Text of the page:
On some accounts, Wilson negotiated settlements instead of collecting the entire balance due. Overall, more than 75% of all monies due were received. "Sometimes the client had died and I had to deal with conservators," she says. "There were numerous responsible payers (but they) were out-of-state family members of former clients. Many of my negotiations were with insurance companies for catastrophic coverage policies, workers’ compensation cases, or motor vehicle accidents." Some of these companies were out of state; some had even been purchased by other insurance companies by the time Wilson began her collection process.
The system is as simple as it is effective. Clients must first fill out and sign the verification of service form, shown below:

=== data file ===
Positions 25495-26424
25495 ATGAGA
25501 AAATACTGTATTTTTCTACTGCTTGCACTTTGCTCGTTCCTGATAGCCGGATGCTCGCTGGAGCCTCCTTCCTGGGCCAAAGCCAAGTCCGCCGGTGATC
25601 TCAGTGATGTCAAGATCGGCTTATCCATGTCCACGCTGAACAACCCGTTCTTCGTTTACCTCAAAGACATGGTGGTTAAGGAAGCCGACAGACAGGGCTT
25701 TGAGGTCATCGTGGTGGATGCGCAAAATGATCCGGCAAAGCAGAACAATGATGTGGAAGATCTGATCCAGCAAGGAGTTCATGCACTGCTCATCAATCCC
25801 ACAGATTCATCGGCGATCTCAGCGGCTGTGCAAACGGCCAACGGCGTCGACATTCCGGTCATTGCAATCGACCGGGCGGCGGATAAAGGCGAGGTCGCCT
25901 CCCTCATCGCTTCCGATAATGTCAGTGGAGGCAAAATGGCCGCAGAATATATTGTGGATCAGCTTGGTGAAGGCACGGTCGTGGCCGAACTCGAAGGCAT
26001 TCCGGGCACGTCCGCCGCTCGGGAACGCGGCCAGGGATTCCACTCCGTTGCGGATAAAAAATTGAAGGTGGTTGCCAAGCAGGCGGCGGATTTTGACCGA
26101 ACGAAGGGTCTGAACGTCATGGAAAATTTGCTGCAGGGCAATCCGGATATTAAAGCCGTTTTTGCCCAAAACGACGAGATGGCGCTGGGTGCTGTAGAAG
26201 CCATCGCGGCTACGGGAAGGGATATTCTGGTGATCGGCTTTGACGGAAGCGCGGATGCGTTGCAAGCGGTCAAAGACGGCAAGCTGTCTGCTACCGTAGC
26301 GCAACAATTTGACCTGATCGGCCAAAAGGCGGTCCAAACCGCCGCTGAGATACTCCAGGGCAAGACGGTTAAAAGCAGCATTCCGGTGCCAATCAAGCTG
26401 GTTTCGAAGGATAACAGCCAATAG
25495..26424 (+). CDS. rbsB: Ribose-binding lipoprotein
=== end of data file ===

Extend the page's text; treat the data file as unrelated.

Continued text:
VERIFICATION OF SERVICE COVERAGE
This communication is to verify coverage for private duty services for the client named below, pursuant to our recent conversation. After you have reviewed the information, please sign and return in the envelope provided. You may contact this office at (xxxx) — if any questions arise.
Your cooperation is greatly appreciated.
Client Name ________________________
Telephone Number ___________________
Subscriber Name _____________________
SS # _______________________________
Telephone Number ____________________
Employer Address _____________________
Insurance Company ___________________
Telephone Number ____________________
Billing Address _______________________
Insurance Claim Number _______________
Policy Number _______________________
Contact Person/Title __________________
Coverage of Visits ____________________
Authorization Number ________________
Services Authorized/Number of Hours/Visits